I said I would fill you all in about my work situation, so here I go. (Warning: this may, at times, sound like angry rambling) Let’s start at the very beginning: an AmeriCorps program year runs from September 1st through August 31st of the following year, given our move, I was going to have to “exit” the program early. My question, once the move was final, was when exactly should I get out of the hell that is a directionless charter school?
Well, I may not have handled the situation as gracefully as could have been done, but I was fed up with it all and to be honest I am tired of feeling bullied by the people I worked with. As you know I have been learning to manage two chronic digestive problems (a glucoamylase deficiency and gastroparesis). The diagnosis process caused me to miss a few days or partial days of work (not without prior warning, mind you). Then we had to experiment with various meds to figure out what is workable for me (one of the common medications for gastroparesis causes heightened anxiety; they all cause an upset stomach for the first few days). Yes, some people can push through their work day while literally shaking with drug-induced anxiety, I cannot; so there were a few days that I called in the morning and let my supervisors know that I would not be there. I recognize that it was not an ideal situation, but it was also unavoidable.
When I was at work and doing my job well, even by my own high standards, I was often put on the spot when eating lunch with my students and the teacher with whom I worked: “Is that all you’re eating again, Ms. Baldwin?” How am I supposed to respond to this question in front of 16 kids while my eyes slowly well with tears and ED awakens from his nap in the recesses of my mind? In private, I explain to this teacher that I cannot eat starches and I must eat very small meals to keep these problems in check. I added that I am recovering from an eating disorder and would rather that she not draw attention to my eating habits in front of our students. I was professional about; she continually drew attention to my eating habits so I addressed the situation and was dismissed with an awkward laugh. The kind of cruel giggle that suggests an eating disorder to be sheer vanity.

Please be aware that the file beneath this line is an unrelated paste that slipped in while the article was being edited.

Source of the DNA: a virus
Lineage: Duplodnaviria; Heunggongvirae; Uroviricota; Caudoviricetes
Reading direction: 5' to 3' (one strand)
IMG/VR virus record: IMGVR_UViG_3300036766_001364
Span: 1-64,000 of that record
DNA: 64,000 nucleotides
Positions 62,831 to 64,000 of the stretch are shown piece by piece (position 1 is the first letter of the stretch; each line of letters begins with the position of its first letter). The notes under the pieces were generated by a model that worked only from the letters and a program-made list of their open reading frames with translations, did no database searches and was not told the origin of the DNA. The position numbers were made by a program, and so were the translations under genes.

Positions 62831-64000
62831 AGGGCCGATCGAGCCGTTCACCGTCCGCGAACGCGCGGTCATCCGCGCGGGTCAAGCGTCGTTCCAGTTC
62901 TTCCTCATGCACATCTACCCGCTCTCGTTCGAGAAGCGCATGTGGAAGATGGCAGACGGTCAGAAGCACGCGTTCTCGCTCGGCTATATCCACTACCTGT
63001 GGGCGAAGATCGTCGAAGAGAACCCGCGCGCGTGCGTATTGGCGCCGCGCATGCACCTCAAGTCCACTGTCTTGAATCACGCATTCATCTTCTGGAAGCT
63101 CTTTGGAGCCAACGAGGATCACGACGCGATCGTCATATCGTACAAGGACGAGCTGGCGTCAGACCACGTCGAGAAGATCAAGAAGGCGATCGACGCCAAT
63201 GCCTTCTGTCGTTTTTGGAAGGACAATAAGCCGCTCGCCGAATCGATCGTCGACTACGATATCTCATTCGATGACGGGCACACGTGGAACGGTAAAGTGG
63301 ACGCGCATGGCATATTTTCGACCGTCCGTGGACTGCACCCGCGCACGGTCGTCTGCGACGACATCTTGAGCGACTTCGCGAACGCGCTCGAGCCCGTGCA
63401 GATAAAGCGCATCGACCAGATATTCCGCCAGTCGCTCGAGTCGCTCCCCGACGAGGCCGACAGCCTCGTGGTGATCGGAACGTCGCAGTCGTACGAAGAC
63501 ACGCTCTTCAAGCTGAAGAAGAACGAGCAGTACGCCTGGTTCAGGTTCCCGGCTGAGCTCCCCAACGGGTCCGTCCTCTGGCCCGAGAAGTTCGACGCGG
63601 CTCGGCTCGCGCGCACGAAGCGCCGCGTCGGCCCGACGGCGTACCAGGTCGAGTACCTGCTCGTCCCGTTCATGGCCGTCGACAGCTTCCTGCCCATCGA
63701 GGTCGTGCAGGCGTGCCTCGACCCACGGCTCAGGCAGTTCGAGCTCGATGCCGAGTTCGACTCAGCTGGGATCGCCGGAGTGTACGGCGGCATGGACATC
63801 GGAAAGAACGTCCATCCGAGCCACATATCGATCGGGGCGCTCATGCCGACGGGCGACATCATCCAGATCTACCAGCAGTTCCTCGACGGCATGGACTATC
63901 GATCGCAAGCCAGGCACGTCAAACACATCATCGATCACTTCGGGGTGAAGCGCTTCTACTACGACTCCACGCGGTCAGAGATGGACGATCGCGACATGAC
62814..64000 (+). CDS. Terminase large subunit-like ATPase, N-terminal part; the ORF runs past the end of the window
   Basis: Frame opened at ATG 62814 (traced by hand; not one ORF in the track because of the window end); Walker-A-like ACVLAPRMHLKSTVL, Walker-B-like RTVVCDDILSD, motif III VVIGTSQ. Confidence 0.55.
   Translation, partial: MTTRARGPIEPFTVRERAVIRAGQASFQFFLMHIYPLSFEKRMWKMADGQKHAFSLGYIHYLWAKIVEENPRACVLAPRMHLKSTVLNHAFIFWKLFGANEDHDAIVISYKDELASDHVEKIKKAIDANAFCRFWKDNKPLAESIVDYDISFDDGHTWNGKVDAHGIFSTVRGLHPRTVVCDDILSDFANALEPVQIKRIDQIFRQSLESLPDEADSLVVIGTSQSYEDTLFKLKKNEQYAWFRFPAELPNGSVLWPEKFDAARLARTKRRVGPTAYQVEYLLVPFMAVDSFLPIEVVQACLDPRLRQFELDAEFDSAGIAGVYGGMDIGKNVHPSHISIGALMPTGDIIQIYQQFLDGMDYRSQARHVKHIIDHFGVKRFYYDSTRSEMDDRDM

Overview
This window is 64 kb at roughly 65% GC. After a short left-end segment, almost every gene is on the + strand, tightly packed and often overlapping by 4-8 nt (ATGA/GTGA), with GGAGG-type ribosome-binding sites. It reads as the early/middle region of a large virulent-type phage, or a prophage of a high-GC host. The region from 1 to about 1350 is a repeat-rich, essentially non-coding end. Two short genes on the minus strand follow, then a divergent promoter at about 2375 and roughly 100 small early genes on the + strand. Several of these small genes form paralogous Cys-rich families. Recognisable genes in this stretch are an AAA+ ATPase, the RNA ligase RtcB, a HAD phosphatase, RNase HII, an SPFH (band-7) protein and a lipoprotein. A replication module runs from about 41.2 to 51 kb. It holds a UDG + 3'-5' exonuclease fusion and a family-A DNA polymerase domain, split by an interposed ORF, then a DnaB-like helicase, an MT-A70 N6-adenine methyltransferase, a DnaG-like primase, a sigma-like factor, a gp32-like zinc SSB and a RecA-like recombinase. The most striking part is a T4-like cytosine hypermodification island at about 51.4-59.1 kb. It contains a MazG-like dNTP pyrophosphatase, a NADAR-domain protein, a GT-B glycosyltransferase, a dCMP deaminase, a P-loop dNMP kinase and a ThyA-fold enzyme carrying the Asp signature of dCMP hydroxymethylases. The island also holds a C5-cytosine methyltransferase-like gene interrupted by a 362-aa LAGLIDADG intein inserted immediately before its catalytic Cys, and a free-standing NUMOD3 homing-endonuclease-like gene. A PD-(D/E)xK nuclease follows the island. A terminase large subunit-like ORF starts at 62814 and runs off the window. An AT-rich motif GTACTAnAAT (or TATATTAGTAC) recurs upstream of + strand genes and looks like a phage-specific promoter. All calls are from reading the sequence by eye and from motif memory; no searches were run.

I kept working for months after these encounters; I tutored students, I stood outside and broke up fist fights in the biting Wisconsin cold and I continued to put myself into an uncomfortable situation where I was not respected and often perceived as dishonest. This has been a crazy year, but the stories are true. Cancer can really strike four family members within 10 months, two people really can lose their jobs in the space of eight weeks and in the middle of it all young people get sick. Put it all together and it sounds a lot like fiction, but it is not, and when I was at the school I performed my duties with a remarkable sense of innovation and patience.
Enter: the one perk to having a chronic digestive problem. In order to exit the program early and still secure my education award I needed to demonstrate that I have “personal and compelling circumstance.” There is no way to document all the hardships we’ve sustained and witnessed over the past year and, I’m told, a family move does not constitute a “compelling circumstance.” But my own health problems are apparently “personal and compelling,” so with a doctor’s note confirming that I’ve been dealing with significant health concerns I am allowed to be done with AmeriCorps in good standing.
So here I stand: liberated.